I can't keep up with all the Unicode-editing options.

                      My Unicode-editing needs are somewhat unusual. I occasionally need to
                      type Arabic script, and I definitely need Unicode combining
                      diacritics and
                      supplementary characters. I insist on being able to write my own
                      input methods,
                      and I'd like a solution that works in OS X, Linux and perhaps even
                      Windows.
                      I haven't found a perfect solution yet for my needs.

                      On the Mac, which I use most often, TextEdit (supplied with OS X) does a
                      much better than average job of _rendering_ the Unicode characters
                      that you
                      type. It has a built-in set of default fonts that so far have
                      rendered almost
                      anything that I've wanted to type, including Shavian and Deseret.
                      Combining
                      diacritics are (to the extent that I've tested them) handled
                      acceptably, even
                      rather well--this is a weak point in many other allegedly Unicode-
                      savvy editors.
                      However, if you are used to a full-featured text editor like vim
                      or emacs, then TextEdit hardly seems like a text editor at all. Too
                      limited in
                      commands and overall functionality. I'm glad that TextEdit is
                      available,
                      but I use it reluctantly.

                      TextEdit can use Apple Input Methods, many of which are supplied, and
                      you can (with some difficulty) define your own so that you can type in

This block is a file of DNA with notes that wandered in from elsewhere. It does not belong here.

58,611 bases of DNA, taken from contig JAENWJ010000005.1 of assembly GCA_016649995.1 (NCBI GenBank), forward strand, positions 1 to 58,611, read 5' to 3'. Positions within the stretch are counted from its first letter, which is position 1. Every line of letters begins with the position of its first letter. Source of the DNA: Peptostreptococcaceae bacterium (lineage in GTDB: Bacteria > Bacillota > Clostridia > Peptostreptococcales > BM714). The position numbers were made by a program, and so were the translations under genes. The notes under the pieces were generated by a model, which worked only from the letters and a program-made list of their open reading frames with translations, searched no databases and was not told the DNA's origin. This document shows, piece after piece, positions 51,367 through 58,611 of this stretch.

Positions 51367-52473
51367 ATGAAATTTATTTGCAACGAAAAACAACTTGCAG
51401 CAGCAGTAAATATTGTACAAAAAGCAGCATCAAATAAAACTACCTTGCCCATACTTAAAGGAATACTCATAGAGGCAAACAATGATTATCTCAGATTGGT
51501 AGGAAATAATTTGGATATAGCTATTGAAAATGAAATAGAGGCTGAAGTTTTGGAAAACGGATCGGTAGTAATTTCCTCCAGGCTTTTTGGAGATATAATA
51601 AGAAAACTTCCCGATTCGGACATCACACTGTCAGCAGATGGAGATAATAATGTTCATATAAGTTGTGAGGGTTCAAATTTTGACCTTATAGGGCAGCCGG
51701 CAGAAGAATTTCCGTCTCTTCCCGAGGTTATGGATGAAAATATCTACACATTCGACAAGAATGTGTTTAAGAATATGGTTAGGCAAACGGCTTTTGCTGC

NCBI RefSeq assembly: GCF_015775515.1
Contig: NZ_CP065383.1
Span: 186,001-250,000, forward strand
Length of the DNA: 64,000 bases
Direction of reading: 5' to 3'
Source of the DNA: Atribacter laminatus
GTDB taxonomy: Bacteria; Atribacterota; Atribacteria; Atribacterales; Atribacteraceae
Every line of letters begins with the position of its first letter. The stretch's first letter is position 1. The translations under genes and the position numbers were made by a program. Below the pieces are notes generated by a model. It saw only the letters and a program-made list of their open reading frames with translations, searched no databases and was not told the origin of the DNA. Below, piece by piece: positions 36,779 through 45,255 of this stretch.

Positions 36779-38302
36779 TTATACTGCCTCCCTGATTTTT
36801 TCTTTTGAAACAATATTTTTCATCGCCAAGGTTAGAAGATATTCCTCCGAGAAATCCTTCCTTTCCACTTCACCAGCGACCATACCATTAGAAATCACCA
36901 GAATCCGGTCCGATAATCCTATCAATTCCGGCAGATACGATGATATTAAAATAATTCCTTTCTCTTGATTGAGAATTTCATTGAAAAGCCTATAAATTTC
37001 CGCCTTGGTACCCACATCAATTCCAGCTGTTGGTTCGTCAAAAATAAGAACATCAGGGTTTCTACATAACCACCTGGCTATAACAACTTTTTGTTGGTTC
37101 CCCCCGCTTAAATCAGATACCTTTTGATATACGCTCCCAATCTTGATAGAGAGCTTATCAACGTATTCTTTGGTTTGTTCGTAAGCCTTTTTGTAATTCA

Arabic, Cyrillic, Greek, Shavian, Deseret or whatever using your own
                      favorite
                      keyboard mapping or input method. I'm a firm believer that you ought to
                      be able to define your own personal input methods (or keyboard-layout
                      emulations)
                      so that you can do it Your Way, even if dozens of input methods
                      are already available. There are (or were) some bugs in the
                      interpretation of Apple
                      Input Methods, and fixing them seems to be very low priority at
                      Apple. I need
                      to recheck the status.

                      I need to take another look at the commercial text editors available
                      for OS X.

                      I also work a lot with Unicode in XML, and I have purchased a license
                      for the oXygen
                      XML editor. oXygen is Java-based and so can use Java Input Methods,
                      which
                      are much better documented and easier to define than Apple Input
                      Methods.
                      oXygen can also be used to edit plain-text Unicode files. It renders
                      Unicode
                      to the extent that Java Swing text widgets render Unicode, which is
                      pretty